We became involved because people in the area have come to us with concerns that there are serious health consequences already plaguing the Uintah Basin. The EPA seems to have turned their back on this community and willfully ignored the evidence. —Dr. Brian Moench, Utah Physicians for a Healthy Environment
SALT LAKE CITY — Clean air advocates and environmental groups are asserting that the Environmental Protection Agency fell down on the job when it failed to designate a swath of oil and gas country in eastern Utah in violation of national air quality standards.
In a Tuesday filing detailing their opening arguments in the federal lawsuit, groups including Utah Physicians for a Healthy Environment, Earthjustice and the Southern Utah Wilderness Alliance say the EPA has not been protective of public health.
The inaction, the result of an EPA decision in 2012 to preclude the Uintah Basin as a "non-attainment" area, prompted a lawsuit several months later.
The filing represents the first detailed volley fired by the groups in a battle they say pits the health of residents against the lethargy of the government and the inaction of industry.
“We became involved because people in the area have come to us with concerns that there are serious health consequences already plaguing the Uintah Basin,” said Dr. Brian Moench of Utah Physicians for a Healthy Environment. “The EPA seems to have turned their back on this community and willfully ignored the evidence.”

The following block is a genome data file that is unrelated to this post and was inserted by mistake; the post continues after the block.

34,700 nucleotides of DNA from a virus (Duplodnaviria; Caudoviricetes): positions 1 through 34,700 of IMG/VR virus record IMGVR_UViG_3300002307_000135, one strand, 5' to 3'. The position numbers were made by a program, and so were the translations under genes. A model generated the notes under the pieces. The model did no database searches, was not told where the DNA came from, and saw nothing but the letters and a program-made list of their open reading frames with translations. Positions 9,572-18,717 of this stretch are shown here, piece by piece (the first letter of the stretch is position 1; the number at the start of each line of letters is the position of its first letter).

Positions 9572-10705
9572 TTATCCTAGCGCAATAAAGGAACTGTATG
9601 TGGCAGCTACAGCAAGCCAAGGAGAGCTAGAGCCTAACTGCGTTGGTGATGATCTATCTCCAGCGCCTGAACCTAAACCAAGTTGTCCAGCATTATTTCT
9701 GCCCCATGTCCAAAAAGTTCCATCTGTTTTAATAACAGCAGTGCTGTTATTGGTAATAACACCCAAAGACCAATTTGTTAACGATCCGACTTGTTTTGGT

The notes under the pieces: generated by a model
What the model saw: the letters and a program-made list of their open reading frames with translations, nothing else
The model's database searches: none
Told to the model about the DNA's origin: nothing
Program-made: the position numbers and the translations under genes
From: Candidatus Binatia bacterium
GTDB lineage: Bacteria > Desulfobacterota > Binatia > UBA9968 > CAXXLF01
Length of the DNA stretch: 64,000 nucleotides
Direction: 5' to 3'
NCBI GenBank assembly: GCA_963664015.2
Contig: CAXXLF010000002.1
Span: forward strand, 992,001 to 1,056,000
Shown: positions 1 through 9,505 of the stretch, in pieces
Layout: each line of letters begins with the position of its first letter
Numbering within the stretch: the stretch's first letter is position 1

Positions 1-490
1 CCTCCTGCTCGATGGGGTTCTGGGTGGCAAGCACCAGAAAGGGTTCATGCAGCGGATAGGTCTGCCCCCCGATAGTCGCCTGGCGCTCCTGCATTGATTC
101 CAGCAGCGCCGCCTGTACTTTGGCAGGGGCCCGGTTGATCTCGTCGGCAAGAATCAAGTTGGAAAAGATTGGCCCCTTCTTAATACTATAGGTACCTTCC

The groups point out that the Uintah Basin exceeded federal health standards on at least 43 days, with vulnerable residents urged to stay indoors to avoid exposure — an irony they noted because of the area's wide open spaces and outdoor lifestyle.
“The Uintah Basin is home to some of the worst ground-level ozone pollution in the nation,” said Earthjustice attorney Robin Cooley who is representing the groups in court. “EPA needs to stop talking and start doing. The time has come to clean up the air.”
The filing notes the contradictory behavior of the federal regulatory agency, detailing an enforcement action between the EPA and an oil and gas company that ultimately resulted in the company installing and operating two air quality monitors in the basin.
The monitors, known as the Redwash and Ouray monitors, detected wintertime ozone in violation of national air quality standards — data the EPA concedes is not flawed, according to the document.
Despite those findings, the EPA has said it cannot rely on that information to make a non-attainment designation because the data are "non-regulatory" and would not withstand a court challenge.
Cooley said that argument doesn't make sense.
"What is the point of putting the monitors out there if you are not going to rely on the data? What we are trying to do is force the EPA to take that into account," she said. "A designation would mean the state and the EPA are going to have to come up with a plan. That hammer of non-attainment just doesn't exist right now."
The suit was filed in July of 2012 in the midst of a partnership that involves the EPA, the Utah Department of Environmental Quality, the University of Utah and the oil and gas industry to get at the genesis of the ozone problem in the Uintah Basin.
The $5.5 million study is the most expansive air quality study undertaken in Utah to tackle what is typically a summertime pollution problem in urbanized areas.
The groups' challenge seeks EPA reconsideration and review in the U.S. Court of Appeals for the D.C. Circuit.
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